I got the distinct impression that your reader was making a "cry for help". Perhaps beyond suggesting tools for narrowing down potential options, this reader might really be looking for a "call to action". Some advice that would prompt him to take a more active, assertive role in exploring new paths. Not all of those steps that he might need to take will be necessarily directly related to the career search. Yet, they might still be essential to allowing him move on, and establish his sense of independence.

I'm putting the emphasis on "assertiveness", because I strongly believe that if someone makes a major decision in silence, that decision quite often will lead them down an unfortunate path. Consider the "all kids to college" trend as being a good example of this.

Your reader might also be reacting against the ideas presented by his father: "Doctor, Lawyer or Banker". without even considering exactly what might be valuable about those careers. That is, imagining for a second that he could look at those careers from a fresh perspective, without giving a single thought about his Dad. In either of those careers, there are qualities and skills that would need to be developed in order to go the distance. With either of those three options there are in fact many of the exact same qualities he would want to be able to bring to the table in order to be sucessful in all kinds of other different career paths. This obviously includes first making a decision, and then proving that you made the right decision.

I am pointing out that there is a silver lining in his father's suggested career options, even though he may not like them. By considering exactly what might be good about either of those careers. What common thread runs through them, and then from there, any other career/job that he is actually are interested in pursuing? This way he start to approach this from a more focused and resourceful position, instead of one that's specifically geared at trying to rid himself of his father's overbearing influence.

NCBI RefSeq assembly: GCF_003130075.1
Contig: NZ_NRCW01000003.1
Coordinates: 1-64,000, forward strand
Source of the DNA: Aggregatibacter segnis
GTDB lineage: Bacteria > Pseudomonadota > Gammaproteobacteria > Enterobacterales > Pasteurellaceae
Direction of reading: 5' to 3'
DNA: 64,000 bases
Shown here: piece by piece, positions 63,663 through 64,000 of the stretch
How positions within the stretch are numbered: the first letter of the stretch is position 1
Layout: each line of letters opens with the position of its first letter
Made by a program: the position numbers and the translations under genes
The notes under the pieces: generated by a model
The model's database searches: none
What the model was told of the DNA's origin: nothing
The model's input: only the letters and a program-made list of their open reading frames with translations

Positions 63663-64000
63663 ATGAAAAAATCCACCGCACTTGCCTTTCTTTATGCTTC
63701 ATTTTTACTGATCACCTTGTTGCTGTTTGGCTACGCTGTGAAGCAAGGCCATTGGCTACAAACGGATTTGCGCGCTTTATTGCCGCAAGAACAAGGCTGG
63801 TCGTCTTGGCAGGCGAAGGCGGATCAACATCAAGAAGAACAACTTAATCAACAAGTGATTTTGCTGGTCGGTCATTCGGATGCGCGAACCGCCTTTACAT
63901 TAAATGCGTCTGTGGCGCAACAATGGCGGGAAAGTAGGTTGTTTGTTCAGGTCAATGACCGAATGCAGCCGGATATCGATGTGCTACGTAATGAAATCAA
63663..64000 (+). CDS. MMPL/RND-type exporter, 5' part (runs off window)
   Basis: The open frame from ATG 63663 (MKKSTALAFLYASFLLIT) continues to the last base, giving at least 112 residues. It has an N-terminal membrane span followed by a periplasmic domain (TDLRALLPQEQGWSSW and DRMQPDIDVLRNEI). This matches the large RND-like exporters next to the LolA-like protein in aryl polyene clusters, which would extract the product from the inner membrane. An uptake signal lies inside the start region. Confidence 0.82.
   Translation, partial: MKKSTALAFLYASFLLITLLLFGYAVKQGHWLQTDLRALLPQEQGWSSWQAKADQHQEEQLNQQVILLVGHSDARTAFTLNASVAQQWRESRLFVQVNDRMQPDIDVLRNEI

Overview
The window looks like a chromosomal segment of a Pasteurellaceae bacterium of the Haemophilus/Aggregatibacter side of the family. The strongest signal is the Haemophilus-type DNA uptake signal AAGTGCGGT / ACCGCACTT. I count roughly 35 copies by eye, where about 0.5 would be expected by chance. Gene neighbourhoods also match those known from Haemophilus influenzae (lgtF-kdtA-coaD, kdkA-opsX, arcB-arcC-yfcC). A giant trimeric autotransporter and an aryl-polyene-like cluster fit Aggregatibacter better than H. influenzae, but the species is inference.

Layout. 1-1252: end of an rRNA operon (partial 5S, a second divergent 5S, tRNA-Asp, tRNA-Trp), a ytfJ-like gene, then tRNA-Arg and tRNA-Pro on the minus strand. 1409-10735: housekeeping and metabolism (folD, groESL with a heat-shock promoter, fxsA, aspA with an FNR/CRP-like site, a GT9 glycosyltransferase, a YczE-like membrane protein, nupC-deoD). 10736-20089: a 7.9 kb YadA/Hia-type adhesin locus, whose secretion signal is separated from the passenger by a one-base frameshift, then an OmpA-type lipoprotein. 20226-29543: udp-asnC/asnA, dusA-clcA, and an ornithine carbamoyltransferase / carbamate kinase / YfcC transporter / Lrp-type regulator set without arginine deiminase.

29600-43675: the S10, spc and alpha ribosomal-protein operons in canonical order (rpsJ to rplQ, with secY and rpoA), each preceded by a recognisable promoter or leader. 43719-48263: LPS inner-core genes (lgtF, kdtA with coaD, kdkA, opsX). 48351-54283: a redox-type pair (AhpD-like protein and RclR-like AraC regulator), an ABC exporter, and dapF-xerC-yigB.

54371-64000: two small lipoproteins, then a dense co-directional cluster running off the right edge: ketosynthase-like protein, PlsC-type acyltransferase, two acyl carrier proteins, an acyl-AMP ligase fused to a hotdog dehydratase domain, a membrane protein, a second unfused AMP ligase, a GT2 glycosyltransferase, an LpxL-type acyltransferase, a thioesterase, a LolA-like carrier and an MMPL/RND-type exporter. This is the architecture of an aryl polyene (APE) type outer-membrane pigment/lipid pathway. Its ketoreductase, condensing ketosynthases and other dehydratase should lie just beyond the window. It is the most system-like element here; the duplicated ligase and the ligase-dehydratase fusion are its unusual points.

Marty Nemko said...

Very thoughtful comment, Anonymous. But beneath the apparent simplicity of my encouraging this college student to play around his career center and read the descriptions of careers I've written in US News' Best Careers 2009 and Cool Careers for Dummies, embeds much of what you say--and much more. Consciously or unconsciously, the act of screening through large numbers of careers incorporates so many factors that are important to the person. I've found that this organic approach, leaving great trust to the job seeker to find what is his gold among his dross, is wiser than, in a letter, being more directive. But thank you for your fine thoughts. I do hope he reads them.

Anonymous said...

May I suggest a temporary cop out? Try teaching English overseas for a year or so. Look into the JET program for Japan, or any other equivalents.

Yes, the military isn't for everyone. There is much more to life than anyone who went from High School to College to Career will ever know.

Former Marine, taught English in Japan before there was a JET program, and I can only say it was wonderful.